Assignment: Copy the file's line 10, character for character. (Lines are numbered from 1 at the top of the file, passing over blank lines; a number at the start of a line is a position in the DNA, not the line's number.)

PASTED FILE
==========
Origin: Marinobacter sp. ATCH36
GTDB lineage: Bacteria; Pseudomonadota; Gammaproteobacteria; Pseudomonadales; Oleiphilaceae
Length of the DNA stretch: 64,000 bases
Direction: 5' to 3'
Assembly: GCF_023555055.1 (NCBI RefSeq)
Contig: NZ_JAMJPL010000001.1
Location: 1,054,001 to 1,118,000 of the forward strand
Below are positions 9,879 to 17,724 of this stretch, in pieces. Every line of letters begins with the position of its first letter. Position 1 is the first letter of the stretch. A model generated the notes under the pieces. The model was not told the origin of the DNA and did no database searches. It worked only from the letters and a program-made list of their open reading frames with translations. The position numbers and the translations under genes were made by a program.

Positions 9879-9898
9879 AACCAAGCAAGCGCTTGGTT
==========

9879 AACCAAGCAAGCGCTTGGTT